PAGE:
Avoid These Disastrous Gay Wedding Planning Mistakes
Now that more and more states and countries are achieving marriage equality, larger numbers of us have the joy of getting married to our partners. Gay wedding planning, though, can be a minefield, as most of us have never dealt with the wedding industry before. Tales are abound of blown budgets, undersized venues, ruined flower arrangements, and overstressed brides or grooms losing it on their wedding day. The purpose of this article is to help you avoid these pitfalls.
The very first step to planning your dream gay wedding is ignored by all too many couples, same-sex and opposite sex: make a detailed budget! You wouldn’t buy a car without carefully considering your budget first, would you? Yet, the average wedding costs the same as the average car, and many couples blindly enter the planning process without having a clear picture of what resources are available to them. When you start making your budget, think about how much you (or whoever will help pay) has to spend, then carefully consider your priorities. Do you want to have a huge wedding with all of your friends? Or is it more important to have a fabulous sit-down meal? Once you’ve got your priorities in order, it’s time to work on the guest list.
The guest list is actually the “co-first-step” in wedding planning. Literally everything else depends on your guest list, starting with the size of the ceremony and reception venues, leading up to how much you’ll have to spend on each individual element of your wedding – invitations, food, beverages, etc. If you start planning for that cute cottage in the Vermont countryside, then find out that you can’t do with fewer than 100 guests, you’ll have to start everything over from scratch. Or, you might discover that your dream wedding cake completely blows the budget when it’s upsized for 200 people. This could lead to imprudent attempts to save money.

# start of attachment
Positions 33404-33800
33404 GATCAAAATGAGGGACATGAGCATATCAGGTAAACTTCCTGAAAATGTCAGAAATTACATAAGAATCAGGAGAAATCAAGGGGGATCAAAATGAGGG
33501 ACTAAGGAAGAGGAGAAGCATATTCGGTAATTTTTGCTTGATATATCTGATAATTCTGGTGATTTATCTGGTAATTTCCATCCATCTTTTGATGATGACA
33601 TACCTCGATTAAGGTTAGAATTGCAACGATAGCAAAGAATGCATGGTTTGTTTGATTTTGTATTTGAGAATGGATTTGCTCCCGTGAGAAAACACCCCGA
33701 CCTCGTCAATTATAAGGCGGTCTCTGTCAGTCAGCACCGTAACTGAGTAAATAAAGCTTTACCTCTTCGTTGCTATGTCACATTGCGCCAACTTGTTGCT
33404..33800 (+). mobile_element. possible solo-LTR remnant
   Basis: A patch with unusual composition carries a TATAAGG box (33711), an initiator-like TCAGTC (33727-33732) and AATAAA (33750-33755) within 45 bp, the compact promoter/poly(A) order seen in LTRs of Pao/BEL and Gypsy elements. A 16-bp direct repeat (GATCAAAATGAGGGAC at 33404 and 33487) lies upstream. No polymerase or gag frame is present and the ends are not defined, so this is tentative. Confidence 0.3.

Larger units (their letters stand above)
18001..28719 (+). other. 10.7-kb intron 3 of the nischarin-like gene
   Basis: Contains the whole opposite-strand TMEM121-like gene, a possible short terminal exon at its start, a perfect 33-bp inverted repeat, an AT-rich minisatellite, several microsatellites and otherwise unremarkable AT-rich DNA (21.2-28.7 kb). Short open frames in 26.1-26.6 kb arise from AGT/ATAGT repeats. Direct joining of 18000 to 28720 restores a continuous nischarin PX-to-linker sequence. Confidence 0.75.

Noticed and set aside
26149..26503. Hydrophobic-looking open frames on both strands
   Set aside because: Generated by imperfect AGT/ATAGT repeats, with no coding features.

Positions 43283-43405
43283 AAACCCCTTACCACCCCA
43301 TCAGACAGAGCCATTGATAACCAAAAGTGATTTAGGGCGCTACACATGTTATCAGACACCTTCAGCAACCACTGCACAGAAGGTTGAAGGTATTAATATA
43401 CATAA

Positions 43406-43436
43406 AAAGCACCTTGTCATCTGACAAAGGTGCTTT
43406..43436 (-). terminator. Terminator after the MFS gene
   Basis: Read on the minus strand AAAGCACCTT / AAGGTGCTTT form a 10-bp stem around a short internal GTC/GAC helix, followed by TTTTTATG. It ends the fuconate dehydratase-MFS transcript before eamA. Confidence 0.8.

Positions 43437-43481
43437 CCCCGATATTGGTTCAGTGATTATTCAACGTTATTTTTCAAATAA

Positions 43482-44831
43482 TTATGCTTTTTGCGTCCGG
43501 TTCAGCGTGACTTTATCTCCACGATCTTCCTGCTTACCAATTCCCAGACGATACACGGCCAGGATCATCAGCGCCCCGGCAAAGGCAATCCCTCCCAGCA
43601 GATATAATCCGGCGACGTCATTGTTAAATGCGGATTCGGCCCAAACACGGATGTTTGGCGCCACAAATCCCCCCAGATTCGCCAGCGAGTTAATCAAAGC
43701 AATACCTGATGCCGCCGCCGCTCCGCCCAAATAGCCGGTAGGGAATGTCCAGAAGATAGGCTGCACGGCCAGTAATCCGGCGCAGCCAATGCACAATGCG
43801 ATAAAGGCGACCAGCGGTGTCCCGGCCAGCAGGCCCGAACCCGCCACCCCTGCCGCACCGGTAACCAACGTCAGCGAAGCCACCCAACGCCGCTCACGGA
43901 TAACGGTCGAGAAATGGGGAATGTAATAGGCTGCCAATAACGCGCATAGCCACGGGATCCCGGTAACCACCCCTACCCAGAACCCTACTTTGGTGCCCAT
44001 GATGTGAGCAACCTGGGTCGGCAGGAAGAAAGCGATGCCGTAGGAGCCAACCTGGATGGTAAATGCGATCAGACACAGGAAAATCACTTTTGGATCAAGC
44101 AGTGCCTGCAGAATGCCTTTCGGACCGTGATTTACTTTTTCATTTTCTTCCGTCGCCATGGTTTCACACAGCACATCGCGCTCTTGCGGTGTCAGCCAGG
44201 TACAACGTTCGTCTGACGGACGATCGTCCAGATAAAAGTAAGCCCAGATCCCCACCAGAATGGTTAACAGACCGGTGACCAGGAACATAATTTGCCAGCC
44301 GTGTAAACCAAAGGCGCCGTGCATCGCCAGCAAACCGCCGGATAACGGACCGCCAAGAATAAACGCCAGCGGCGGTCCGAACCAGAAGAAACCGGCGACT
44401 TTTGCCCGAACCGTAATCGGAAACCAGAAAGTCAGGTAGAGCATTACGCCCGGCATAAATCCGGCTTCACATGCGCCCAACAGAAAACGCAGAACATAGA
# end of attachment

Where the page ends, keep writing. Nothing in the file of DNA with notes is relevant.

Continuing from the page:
One disastrous I’ve seen some couples try to save money is by trying to get their friends to play professionals. Yes, Sara might make beautiful flower arrangements at home, but is she up to the task of creating 20 arrangements in a few hours? Will Tim’s skills as a hobby architectural photographer translate into gorgeous wedding pictures? Do you want to risk ruining an aspect of your wedding – or, even worse – a valued friendship? Work with professionals; it will save you a great deal of stress.
Another stress-busting factor that many couples forget about is a master of ceremonies. Trust me: you do NOT want to be in charge of everything on your wedding day. Choose someone who is calm under pressure, understands your vision for the wedding day, and shares your taste. Otherwise, you’ll be running on your last nerves, finding your mother-in-law giving the OK to tacky decorations you hate, while the DJ cues up The Funky Chicken.
There you have it: some of the most common mistakes that couples make when doing gay wedding planning. Making a budget, clarifying the guest list, working with professionals, and choosing a master of ceremonies might seem obvious, but you’d be amazed at how many people forget to do so.